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Language and Communication distinguish letter b from letter d in writing  This resource has been viewed by a moderator.


Techniques for learning how to distinguish the letter b from the letter d.

Early years skill:not specified
Early years typical range:not specified
P-scales/Curriculum skill:English Writing
P-scales/Curriculum level:L1b
TAP skill:Writing
TAP level:TAP56
Pre/Nat. Curriculum Area:not specified
Pre/Nat. Curiculum Standard:not specified
Section:Primary (5-11yrs) info; Secondary (11-16yrs) info
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Activity/strategy name and materials required How to do the activity Key principles for doing the activity and comments
b and d fingers

No resources needed other than pupil's hands.

1. Make sure the pupil can recite the first 4 letters of the alphabet in the correct order, without hesitating: a b c d.

2. Make sure they know that the alphabet is written from left to right. If not, practise this with moveable letters.

3. Show them how to make a b shape with their left hand. The tips of the thumb and forefinger touch to form the rounded part of the b. The other fingers go straight up to form the upright part.

4. Show them how to make a d shape in the same way with the right hand.

5. They then recite the first four letters of the alphabet. When they say b, they hold up their left hand in the shape of a b. When they get to d, they hold up their right hand in the shape of a d.


With this technique, children will not need to rely on anyone or anything else to help them check which way each of these letters faces.

All they need to remember is to hold up their left hand first - but if they know the alphabet goes from left to right this is unlikely to be a problem.

Encourage them to see what they are doing inside their head, so that as they grow older, they do not have use their hands.

Reducing capital B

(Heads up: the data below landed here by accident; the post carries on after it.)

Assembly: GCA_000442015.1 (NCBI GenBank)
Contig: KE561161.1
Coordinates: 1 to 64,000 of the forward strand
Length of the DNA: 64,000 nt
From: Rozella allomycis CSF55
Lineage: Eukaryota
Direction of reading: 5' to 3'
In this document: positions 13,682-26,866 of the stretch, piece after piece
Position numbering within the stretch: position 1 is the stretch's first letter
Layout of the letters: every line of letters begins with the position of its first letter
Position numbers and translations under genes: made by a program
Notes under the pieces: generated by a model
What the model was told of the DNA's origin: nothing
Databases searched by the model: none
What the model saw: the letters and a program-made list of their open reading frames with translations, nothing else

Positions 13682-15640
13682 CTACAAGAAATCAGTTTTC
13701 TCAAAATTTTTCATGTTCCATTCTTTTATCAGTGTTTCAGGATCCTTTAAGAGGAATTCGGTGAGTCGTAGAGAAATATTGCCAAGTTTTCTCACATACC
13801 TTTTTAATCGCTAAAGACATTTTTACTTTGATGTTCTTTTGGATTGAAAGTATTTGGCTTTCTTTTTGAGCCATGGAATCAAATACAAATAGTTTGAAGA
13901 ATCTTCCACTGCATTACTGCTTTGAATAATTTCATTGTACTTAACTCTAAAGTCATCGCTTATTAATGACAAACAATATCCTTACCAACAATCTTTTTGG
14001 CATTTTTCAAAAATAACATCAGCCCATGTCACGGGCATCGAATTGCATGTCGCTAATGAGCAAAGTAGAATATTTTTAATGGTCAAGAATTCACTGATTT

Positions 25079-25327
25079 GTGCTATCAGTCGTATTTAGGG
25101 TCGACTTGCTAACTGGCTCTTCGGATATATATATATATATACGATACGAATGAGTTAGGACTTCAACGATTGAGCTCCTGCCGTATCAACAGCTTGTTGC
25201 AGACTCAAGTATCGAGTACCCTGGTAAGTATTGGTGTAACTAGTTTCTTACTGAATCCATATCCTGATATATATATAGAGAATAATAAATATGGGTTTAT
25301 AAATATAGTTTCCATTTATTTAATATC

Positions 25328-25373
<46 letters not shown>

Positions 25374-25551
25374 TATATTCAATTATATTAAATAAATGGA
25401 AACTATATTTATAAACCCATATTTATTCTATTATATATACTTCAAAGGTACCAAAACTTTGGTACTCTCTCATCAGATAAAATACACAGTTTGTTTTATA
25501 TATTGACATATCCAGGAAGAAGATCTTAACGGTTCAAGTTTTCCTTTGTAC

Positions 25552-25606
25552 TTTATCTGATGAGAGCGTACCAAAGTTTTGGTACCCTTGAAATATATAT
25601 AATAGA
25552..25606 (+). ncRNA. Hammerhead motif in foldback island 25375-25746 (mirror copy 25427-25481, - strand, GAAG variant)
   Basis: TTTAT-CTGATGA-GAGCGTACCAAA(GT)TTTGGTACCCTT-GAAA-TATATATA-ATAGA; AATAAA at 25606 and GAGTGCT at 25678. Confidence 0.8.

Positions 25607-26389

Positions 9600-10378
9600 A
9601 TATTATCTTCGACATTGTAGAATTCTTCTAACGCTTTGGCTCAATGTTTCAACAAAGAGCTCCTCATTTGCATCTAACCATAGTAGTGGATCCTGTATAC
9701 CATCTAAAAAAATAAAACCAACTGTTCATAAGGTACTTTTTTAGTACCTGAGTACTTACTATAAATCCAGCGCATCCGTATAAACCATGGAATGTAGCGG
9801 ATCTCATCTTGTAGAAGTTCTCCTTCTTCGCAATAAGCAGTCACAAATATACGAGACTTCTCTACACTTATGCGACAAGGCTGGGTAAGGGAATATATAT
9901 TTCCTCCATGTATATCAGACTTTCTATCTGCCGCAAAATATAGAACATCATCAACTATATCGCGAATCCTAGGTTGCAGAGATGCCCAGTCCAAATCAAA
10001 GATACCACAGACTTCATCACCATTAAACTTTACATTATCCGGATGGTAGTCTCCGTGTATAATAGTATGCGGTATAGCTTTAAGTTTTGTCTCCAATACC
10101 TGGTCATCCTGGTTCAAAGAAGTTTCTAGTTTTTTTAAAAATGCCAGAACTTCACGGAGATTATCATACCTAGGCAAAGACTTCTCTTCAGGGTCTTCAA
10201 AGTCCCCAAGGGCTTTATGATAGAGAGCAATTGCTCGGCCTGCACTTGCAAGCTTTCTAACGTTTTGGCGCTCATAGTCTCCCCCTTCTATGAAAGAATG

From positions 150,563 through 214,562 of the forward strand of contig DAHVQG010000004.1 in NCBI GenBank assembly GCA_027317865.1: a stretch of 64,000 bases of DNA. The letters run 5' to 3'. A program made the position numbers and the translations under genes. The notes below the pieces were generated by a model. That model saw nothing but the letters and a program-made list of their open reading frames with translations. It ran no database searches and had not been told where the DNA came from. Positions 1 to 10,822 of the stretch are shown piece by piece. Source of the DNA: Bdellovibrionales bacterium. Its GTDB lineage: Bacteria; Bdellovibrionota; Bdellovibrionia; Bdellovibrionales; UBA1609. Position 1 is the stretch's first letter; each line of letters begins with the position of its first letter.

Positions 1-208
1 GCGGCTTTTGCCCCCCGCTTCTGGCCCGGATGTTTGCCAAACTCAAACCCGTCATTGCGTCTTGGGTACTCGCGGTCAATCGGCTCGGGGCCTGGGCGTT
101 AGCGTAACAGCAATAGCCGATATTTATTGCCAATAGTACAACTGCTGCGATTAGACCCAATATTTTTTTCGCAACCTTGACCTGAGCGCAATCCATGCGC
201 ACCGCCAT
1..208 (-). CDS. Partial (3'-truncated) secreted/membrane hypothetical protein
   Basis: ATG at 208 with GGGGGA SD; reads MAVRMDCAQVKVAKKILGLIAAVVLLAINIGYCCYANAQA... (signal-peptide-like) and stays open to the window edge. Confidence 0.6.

Pencil, paper and rubber, or whiteboard and dry-wipe pen

1. Ask pupil to write a capital B.

2. Slowly rub out the top curve of the B.

3. Show them how this finishes up as a lower case b.

4. Ask them to do this for themselves 2 or 3 times.

5. Ask them to shut their eyes and see the top of the B fading out inside their head.

Many children have no difficulty with capital B and D.

This technique uses capital B to help them remember lower case b.

Writing b and d with the correct sequence of strokes

Handwriting programme, pencil and paper

1. Follow any handwriting programme that encourages writing b and d in a single flowing movement.

2. Whenever they practice a b or d, they must say the letter at the same time, so they are linking the name of the letter with the movements their hand makes.

When written properly, b and d are not exact mirror images of each other.

If they start with 'lead in strokes', they look more different still.

It is important children do not form either letter as a stick and a separately drawn circle.

'c, d'

Pencil, paper and rubber, or whiteboard and dry-wipe pen

1. When writing the d, encourage the pupil to say 'c, d'.

2. They start to write the d in exactly the same way as they would write the letter c.

3. They then continue this into a d.

4. You may need to model this first.

This is a technique for remembering how to write d.

They can remember the sequence 'c, d' either because the letters come in that order in the alphabet, or because it's what you put in a CD player.

b and d drawing of bed

Paper and pencil, or other drawing/colouring equipment.

1. Draw a picture of a bed, so that the upright of the b is the bedpost at the head of the bed and the upright of the d is the post at the foot of the bed.

2. The rounded bits of the b and d, and the e in the middle make the mattress.

3. Link the /b/ sound at the start of bed to the b and the /d/ sound at the end of the bed to the d.

For this activity to be helpful, pupils need to recognise that bed starts with a /b/ sound and ends with a /d/ sound.

After they have used the picture of the bed for a while, encourage them to see it inside their head.

Bat and ball

Pencil, paper and rubber, or whiteboard and dry-wipe pen

1. Write the letter b quite large.

2. Turn the upright part of the b into a bat.

3. Turn the curved part of the b into a ball.

4. The child repeats the phrase 'bat and ball' in that order.

5. They go over the b you have written with their finger, making the correct sequence of strokes, while saying 'bat and ball'

6. Ask them to shut their eyes and see the bat and ball inside their head - they show you with their hands where the bat is and where the ball is.

7. This will help them remember the upright bit of the b (the bat) comes before the curved bit (the ball).

This technique helps them remember which way round the b is.

The pupil will need to be aware that the words bat and ball both start with a /b/ sound.

Don't worry if your drawing is not great art!

Repeat on several different days.

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